Explaining Southern California's economy

No investment-banker mayor for L.A.: Austin Beutner drops out

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Mark Sullivan/Getty Images for The Broad Stage

Austin Beutner on stage during the preview of The Broad Stage 2010-2011 schedule. The former investment banker and deputy mayor dropped out of the race for mayor of L.A. today.

Austin Beutner, the retired investment banker who was running for mayor of Los Angeles but who wasn't polling anywhere near other candidates or raising as much money, has dropped out of the race. Our new politics blogger, Alice Walton, has the lowdown. His stated explanation is that he wants to refocus on his family. This is from the statement his campaign released earlier today:

I have decided to withdraw from the Los Angeles Mayoral Race.  While everything I’ve learned exploring the possibility has reinforced my view of how much our city needs leadership who will solve problems, it has also reminded me of my responsibilities as a husband and father.  My family has been my biggest supporter in this effort, but my own needs at this time are for me to be engaged with my family in a way which is at odds with the demands of a campaign.

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Should we be afraid of Mitt Romney?

GOP Presidential Candidate Mitt Romney Campaigns In Florida

Chip Somodevilla/Getty Images

TAMPA, FL - JANUARY 24: Republican presidential candidate and former Massachusetts Gov. Mitt Romney greets supporters and gives autographs after a speech at the National Gypsum Company January 24, 2012 in Tampa, Florida. Romney's speech was billed as a "prebuttal" to tonight's State of the Union speech by President Barack Obama (Photo by Chip Somodevilla/Getty Images)

That's what Michael Keating, formerly of the Boston Consulting Group, thinks. A president who comes from the brutal world of private equity? Terrifying. Keating outlines the fear in the LA Times:

Private equity consultants are not real business people, if real business people can be defined as entrepreneurs who want to build something of lasting value that can employ members of their community and make profits for their shareholders, whether public or private. A private equity consultant is more like an Excel spreadsheet with legs that looks at the "target" company through the lens of return-on-investment and cutting costs to the bone. If those costs are people, well, that's just capitalism in action. If an opportunity exists to expand a product line and it becomes necessary to hire some engineers and sales people, then welcome aboard. It's all a very finely tuned calculation that has nothing to do with what most people recognize as doing business. It is an abstract exercise, at best, that most of these ladies and gentleman have learned at places like the Harvard Business School, the University of Pennsylvania's Wharton School or wherever business is taught as warfare rather than as a contributor to the social good.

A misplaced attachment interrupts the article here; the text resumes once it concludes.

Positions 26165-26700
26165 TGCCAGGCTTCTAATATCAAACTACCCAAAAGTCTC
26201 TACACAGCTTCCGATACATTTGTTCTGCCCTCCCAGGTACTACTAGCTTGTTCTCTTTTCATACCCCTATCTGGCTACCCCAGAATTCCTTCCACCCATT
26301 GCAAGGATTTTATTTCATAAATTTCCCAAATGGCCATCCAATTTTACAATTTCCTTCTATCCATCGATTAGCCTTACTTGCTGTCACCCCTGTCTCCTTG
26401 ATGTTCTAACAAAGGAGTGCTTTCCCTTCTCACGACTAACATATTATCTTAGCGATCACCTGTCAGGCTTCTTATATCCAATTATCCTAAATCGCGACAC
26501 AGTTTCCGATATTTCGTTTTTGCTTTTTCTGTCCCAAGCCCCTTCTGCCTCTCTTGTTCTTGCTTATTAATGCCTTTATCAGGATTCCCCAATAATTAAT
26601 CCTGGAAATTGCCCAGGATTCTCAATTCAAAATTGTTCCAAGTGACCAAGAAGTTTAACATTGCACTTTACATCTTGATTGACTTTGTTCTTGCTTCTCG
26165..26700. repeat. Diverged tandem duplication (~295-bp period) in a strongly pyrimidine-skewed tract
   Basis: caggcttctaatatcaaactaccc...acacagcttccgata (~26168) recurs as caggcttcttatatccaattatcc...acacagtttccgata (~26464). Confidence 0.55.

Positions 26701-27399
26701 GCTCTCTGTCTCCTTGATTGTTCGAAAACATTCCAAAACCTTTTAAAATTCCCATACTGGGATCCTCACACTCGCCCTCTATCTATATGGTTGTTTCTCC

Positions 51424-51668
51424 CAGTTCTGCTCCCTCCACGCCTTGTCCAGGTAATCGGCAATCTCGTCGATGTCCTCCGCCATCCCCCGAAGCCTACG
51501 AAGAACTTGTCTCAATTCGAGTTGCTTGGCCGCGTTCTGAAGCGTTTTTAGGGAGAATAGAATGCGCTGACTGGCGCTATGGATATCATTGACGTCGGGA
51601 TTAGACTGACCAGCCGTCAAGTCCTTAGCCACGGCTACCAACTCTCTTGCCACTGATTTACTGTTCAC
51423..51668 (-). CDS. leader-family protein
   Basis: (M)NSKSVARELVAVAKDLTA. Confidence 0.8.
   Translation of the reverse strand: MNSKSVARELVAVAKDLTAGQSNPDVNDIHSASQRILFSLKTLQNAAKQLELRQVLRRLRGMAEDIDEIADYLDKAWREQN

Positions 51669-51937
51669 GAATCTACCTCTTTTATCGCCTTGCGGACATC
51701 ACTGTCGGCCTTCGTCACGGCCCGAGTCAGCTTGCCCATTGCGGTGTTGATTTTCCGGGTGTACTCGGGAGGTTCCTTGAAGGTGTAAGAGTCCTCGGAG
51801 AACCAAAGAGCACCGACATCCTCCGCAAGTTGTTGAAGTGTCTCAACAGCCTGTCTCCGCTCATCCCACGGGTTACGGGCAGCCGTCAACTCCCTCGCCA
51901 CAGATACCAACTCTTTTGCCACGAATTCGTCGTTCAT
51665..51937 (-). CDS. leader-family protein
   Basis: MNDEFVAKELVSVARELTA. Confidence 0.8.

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Will his background in private equity undermine Austin Beutner's LA mayoral race message?

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Mark Sullivan/Getty Images for The Broad Stage

File: Austin Beutner on stage during the preview of The Broad Stage 2010-2011 schedule at The Broad Stage on April 22, 2010 in Santa Monica.

Los Angeles mayoral candidate Austen Beutner gave a Town Hall Los Angeles speech yesterday at Center for the Preservation of Democracy in Downtown LA. The core topic? Getting "Los Angeles back to work."

In the speech, Beutner rolled out a kind of plan for a plan, highlighting areas he intends to focus on to rebuild the city's economy, which is currently facing a budget deficit of something like $200-$250 million and unemployment in LA County of 11.5 percent, three points higher than the national rate of 8.5 percent.

It's just an outline, although Beutner characterized it as an "ambitious agenda." The candidate — who came to city government as a "jobs czar" from a very successful career in banking and private equity, as well as in the Clinton Administration — zeroed in on six key job-creating areas: trade; technology and education; tourism; manufacturing; transportation; and small business.

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